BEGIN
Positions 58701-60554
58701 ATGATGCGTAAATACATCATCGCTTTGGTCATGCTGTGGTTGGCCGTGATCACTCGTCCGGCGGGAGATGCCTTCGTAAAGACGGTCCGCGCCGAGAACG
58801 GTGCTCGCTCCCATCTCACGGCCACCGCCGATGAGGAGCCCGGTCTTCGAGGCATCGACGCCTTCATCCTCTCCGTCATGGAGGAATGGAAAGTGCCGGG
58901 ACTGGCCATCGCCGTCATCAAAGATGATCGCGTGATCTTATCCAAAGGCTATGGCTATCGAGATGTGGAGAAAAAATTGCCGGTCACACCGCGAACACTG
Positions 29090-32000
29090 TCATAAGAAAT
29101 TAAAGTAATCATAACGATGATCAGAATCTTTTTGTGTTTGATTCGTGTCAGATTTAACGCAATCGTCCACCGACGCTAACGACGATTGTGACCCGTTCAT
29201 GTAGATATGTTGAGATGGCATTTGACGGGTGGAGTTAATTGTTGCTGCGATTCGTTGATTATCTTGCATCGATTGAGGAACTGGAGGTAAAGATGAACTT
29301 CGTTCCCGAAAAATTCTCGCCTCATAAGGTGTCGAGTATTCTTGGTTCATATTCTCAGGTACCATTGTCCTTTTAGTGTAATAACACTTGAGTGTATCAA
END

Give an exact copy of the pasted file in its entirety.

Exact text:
Positions 58701-60554
58701 ATGATGCGTAAATACATCATCGCTTTGGTCATGCTGTGGTTGGCCGTGATCACTCGTCCGGCGGGAGATGCCTTCGTAAAGACGGTCCGCGCCGAGAACG
58801 GTGCTCGCTCCCATCTCACGGCCACCGCCGATGAGGAGCCCGGTCTTCGAGGCATCGACGCCTTCATCCTCTCCGTCATGGAGGAATGGAAAGTGCCGGG
58901 ACTGGCCATCGCCGTCATCAAAGATGATCGCGTGATCTTATCCAAAGGCTATGGCTATCGAGATGTGGAGAAAAAATTGCCGGTCACACCGCGAACACTG
Positions 29090-32000
29090 TCATAAGAAAT
29101 TAAAGTAATCATAACGATGATCAGAATCTTTTTGTGTTTGATTCGTGTCAGATTTAACGCAATCGTCCACCGACGCTAACGACGATTGTGACCCGTTCAT
29201 GTAGATATGTTGAGATGGCATTTGACGGGTGGAGTTAATTGTTGCTGCGATTCGTTGATTATCTTGCATCGATTGAGGAACTGGAGGTAAAGATGAACTT
29301 CGTTCCCGAAAAATTCTCGCCTCATAAGGTGTCGAGTATTCTTGGTTCATATTCTCAGGTACCATTGTCCTTTTAGTGTAATAACACTTGAGTGTATCAA